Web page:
Forty graduates have been guaranteed jobs for two years at Ericsson after completing a conversion course that gave them skills to be relevant in the tech sector. Around 100 more are starting for the year 2012/13 and there is demand for spaces for the following year.
IBEC-based ICT Ireland today revealed that a €1m Skillnet investment made jointly with Ericsson to fund the master’s degree in applied software technology (MAST) at Dublin Institute of Technology (DIT) and Athlone Institute of Technology (AIT) has resulted in 40 graduates completing its first year, guaranteeing them two years of employment at Ericsson.
The MAST initiative is a fast-track, high-level, intensive initiative that began with 50 unemployed graduates in September 2011. The 40 who graduated are now employed as software engineers with Ericsson in Athlone.
Closing the skills gap – an imperative for Ireland
Closing the gap between undergraduate skill levels and the needs of the tech sector is a major theme right now.
In 2012, more than 6,000 new jobs were announced by 42 indigenous and multinational companies and there is sustained demand for 4,800 skilled workers.
The problem has been a shortage of skilled graduates caused by schools not informing students of opportunities in the tech sector and the lure of the long-dead property market in Ireland.
It is an international problem – across Europe there are vacancies of around 5m in the tech sector; in Germany alone 400,000 tech positions need to be filled.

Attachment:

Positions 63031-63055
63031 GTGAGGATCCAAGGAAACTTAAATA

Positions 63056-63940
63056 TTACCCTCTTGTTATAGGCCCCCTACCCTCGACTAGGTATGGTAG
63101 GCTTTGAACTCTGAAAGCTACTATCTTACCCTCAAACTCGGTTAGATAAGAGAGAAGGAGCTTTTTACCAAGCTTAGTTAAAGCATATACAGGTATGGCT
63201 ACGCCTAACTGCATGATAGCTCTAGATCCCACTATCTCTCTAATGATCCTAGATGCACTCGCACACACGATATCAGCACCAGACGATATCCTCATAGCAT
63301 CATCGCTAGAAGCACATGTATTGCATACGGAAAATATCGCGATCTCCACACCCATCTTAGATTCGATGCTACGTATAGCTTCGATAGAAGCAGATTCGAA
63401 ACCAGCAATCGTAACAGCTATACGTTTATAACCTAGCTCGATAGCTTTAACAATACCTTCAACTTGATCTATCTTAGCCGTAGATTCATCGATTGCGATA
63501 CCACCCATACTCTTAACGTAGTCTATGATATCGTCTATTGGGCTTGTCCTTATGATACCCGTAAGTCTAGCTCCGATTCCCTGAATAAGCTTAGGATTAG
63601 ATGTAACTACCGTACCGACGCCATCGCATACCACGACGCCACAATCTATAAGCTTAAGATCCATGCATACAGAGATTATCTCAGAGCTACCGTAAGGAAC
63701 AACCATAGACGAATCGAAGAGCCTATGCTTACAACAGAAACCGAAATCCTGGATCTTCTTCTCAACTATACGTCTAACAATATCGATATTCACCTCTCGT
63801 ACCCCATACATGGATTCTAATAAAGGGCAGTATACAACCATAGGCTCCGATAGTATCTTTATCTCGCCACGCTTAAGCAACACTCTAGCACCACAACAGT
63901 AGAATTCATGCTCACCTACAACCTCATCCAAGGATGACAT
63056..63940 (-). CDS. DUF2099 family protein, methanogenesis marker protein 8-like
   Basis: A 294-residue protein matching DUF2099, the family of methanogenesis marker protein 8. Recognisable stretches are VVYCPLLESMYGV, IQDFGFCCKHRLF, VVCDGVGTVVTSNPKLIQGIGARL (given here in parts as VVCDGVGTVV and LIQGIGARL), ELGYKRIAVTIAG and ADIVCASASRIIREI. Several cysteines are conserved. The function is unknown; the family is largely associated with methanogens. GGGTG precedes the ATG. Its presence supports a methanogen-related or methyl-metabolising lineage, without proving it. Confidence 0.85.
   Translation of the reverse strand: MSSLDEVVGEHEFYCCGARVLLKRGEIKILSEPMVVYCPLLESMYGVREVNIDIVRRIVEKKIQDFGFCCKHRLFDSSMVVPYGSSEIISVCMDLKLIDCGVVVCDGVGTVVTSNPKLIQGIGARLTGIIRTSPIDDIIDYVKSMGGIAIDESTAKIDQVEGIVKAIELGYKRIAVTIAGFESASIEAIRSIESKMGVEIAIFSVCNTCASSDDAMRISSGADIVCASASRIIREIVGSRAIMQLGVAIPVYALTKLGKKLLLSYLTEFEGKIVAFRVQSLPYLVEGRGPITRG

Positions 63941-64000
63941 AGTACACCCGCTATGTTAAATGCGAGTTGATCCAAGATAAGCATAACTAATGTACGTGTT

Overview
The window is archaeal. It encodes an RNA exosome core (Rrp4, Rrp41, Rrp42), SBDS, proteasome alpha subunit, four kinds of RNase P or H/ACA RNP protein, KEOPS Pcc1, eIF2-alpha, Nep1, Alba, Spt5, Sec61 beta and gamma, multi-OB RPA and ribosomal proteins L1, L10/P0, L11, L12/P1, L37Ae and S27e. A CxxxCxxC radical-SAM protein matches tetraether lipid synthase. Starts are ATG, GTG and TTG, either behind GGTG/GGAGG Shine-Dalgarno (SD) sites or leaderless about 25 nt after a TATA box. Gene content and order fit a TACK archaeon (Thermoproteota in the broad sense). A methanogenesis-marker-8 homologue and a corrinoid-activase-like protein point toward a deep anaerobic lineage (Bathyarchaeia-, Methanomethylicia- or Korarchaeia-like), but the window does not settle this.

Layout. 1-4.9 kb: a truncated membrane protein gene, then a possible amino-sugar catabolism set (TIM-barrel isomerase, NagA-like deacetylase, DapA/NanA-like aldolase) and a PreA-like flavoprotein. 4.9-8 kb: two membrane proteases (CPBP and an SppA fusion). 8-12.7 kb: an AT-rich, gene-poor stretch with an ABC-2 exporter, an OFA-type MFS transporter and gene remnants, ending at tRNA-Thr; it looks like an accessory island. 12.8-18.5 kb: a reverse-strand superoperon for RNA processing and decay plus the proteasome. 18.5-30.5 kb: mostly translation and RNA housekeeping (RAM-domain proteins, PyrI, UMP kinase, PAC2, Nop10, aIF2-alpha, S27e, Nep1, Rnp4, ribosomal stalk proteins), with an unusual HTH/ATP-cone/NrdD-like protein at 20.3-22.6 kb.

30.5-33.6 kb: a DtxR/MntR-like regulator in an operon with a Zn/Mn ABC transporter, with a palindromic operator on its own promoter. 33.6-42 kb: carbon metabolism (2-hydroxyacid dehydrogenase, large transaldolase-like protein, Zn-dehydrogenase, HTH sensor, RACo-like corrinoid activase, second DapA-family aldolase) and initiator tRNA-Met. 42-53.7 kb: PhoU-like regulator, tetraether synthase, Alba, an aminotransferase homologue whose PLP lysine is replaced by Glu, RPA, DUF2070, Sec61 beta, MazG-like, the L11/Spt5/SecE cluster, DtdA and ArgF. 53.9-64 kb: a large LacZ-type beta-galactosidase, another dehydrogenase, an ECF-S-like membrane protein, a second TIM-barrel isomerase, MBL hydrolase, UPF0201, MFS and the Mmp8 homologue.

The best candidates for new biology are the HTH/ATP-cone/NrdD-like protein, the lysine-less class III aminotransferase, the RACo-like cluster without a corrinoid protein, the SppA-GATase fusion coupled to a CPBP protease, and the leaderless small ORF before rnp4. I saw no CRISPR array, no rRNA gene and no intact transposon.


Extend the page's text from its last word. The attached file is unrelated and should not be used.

Earlier this week, Jobs Minister Richard Bruton, TD, revealed that he is working on creating an IT Visa to attract skilled workers to come to Ireland. Education Minister Ruairi Quinn, TD, this week outlined a massive reform of the Irish education system to ensure Ireland has a pipeline of skilled workers for the future.
A proactive approach
“We’re seeing huge demand for software engineers in Ireland, but we often hear of a skills gap between the knowledge graduates have developed at third level and the experience companies need. It is increasingly clear that companies can bridge this gap by becoming involved in masters-level courses where they design the training and provide insight into the skills that industry needs,” said ICT Ireland director Paul Sweetman.
“Companies such as Ericsson are taking a proactive approach to meet these needs. We are excited to see the success of the programme in its first year and build on that success by expanding it to include new companies next year. Ireland has a vibrant technology sector with a promising future for graduates. Over 10,000 jobs have been announced since 2011 and we expect this trend to continue to grow.
“There are many benefits for the successful applicants. Not only will they achieve an MSc and additional technical training, but work experience, an allowance for the duration of the programme or the possibility of retaining their social welfare payments, and then at the end of their studies, a job as a software engineer with a leading ICT company awaits them. It’s a win-win situation,” Sweetman added.
The programme is supported by Skillnets Ltd through its Training Networks Programme, which is funded by the National Training Fund of the Department of Education and Skills. More information is available online.
Watch out for Silicon Republic’s Future Jobs Forum, which takes place in the Convention Centre Dublin on Friday, 8 February, and which will gather Ireland’s leaders in the ‘knowledge economy’ to look at constructive solutions as we race to win the battle for global talent. Event site goes live in coming days.